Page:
The words “disciple” and “discipleship” have become common in our Christian communities. And yet, in the Gospels, Jesus only uses the word disciple two times in reference to his twelve future apostles. In its place, when he speaks of his “students”, he uses words like “my friends”, “my brothers”, or still, “my children”.
In a rabbinic culture, disciples were chosen foremost because they had the capacity to know the Old Testament by heart. Then, having passed the intellectual exam, they had a meeting with the rabbi. The student was finally accepted and entered the rabbinic school if the rabbi thought that he would be capable to reason, to teach or to speak like he did. In fact, the entire training that was followed looked toward transforming the disciple into the image of his rabbi.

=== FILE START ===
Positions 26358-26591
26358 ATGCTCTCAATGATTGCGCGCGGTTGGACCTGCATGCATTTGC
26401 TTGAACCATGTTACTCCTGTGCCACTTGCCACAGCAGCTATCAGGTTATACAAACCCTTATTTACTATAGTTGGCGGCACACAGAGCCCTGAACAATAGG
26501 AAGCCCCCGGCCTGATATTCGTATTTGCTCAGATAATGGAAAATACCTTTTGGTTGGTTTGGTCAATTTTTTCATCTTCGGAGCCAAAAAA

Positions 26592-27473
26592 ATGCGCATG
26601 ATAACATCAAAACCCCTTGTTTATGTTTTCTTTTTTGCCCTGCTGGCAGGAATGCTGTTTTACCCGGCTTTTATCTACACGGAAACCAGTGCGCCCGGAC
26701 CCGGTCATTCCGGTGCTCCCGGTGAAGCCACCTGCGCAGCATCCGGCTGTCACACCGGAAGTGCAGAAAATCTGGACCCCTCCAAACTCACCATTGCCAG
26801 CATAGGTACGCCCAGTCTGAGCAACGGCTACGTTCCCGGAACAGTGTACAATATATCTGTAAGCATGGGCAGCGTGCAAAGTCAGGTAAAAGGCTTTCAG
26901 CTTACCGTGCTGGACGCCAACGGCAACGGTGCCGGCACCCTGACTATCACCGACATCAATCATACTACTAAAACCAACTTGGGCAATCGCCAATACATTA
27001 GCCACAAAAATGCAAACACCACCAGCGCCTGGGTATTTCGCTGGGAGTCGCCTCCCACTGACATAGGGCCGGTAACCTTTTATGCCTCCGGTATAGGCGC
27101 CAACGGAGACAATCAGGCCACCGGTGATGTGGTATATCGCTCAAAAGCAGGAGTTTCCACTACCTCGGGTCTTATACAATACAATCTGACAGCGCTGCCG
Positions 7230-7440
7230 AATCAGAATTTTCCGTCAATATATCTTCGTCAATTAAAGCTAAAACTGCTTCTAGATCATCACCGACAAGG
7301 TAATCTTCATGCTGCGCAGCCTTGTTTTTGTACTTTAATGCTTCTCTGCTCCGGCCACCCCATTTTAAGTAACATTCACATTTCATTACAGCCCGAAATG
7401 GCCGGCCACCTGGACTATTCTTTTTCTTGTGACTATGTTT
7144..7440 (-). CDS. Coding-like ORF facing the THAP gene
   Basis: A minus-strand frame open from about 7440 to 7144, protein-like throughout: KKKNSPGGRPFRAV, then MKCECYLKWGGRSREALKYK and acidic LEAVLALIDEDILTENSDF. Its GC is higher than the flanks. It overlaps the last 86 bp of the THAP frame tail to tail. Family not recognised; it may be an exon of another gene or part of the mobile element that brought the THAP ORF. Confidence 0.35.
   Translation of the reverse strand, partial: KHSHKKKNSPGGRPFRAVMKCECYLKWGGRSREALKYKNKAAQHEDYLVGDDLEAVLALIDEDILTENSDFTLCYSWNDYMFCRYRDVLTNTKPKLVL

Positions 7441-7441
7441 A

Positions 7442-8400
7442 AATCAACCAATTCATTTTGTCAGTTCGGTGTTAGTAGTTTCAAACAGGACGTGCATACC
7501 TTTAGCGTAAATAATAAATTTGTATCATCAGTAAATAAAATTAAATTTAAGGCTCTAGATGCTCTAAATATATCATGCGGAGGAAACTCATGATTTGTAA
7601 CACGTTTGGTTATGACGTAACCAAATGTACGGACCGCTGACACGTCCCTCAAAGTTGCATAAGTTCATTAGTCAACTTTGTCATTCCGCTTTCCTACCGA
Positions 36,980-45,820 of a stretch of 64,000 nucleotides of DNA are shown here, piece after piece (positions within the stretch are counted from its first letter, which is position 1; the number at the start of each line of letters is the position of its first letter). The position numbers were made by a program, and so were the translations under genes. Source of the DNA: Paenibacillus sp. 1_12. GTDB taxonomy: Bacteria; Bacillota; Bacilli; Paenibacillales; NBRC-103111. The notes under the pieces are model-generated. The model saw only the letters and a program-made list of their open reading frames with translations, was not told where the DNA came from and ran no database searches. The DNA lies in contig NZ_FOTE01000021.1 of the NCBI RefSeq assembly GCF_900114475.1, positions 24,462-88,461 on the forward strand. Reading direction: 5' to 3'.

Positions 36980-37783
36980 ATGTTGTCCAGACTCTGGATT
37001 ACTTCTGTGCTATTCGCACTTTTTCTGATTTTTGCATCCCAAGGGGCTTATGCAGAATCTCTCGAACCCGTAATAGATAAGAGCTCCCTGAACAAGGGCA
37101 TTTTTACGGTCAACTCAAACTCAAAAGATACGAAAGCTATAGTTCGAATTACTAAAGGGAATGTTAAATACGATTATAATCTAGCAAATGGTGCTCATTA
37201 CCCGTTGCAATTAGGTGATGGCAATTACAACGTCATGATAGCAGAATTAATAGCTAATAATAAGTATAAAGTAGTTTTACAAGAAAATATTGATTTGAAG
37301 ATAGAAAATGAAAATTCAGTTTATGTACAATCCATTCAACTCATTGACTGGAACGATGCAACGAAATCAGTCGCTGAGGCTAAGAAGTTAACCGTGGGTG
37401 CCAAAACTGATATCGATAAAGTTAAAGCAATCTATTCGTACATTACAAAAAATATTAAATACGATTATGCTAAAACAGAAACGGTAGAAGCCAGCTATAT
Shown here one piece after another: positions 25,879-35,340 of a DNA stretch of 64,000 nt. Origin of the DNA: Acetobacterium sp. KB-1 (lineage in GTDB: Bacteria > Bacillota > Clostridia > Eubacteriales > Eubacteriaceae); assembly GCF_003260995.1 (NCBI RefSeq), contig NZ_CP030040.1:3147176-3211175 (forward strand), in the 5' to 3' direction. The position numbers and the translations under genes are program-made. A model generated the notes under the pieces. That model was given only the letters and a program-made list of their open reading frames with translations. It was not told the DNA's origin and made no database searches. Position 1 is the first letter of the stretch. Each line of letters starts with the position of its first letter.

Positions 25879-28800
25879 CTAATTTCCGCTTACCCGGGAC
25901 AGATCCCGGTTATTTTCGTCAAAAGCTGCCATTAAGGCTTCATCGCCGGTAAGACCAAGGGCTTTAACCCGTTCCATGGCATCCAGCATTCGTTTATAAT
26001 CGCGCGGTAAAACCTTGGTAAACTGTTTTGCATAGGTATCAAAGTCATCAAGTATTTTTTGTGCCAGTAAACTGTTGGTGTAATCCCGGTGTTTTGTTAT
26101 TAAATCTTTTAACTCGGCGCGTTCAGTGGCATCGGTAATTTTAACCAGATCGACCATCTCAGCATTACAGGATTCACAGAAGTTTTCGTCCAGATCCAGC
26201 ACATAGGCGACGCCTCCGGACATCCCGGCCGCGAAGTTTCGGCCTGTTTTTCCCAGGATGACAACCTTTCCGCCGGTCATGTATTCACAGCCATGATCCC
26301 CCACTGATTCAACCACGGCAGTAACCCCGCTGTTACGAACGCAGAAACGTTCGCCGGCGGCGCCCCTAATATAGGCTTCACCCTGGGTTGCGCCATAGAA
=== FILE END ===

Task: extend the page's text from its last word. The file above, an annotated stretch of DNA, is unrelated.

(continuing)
Jesus knew well this culture of “training a disciple” into which he invited The Twelve, but as is well seen in the vocabulary used, he had the desire that his disciples have a personal relationship with him above all else. What’s more, in calling his disciples to himself on the beach or in the market place, he shows that everyone finds his place in his school of discipleship, and not only those who are “intelligent”. What he did not change however, is the fact that the disciple will be transformed to the image of his rabbi.
Jesus desires that we become like him as we spend time with him. He invites us all to eat at his table and to follow him in all that we do.
Jean-Philippe Godin, YWAM Geneva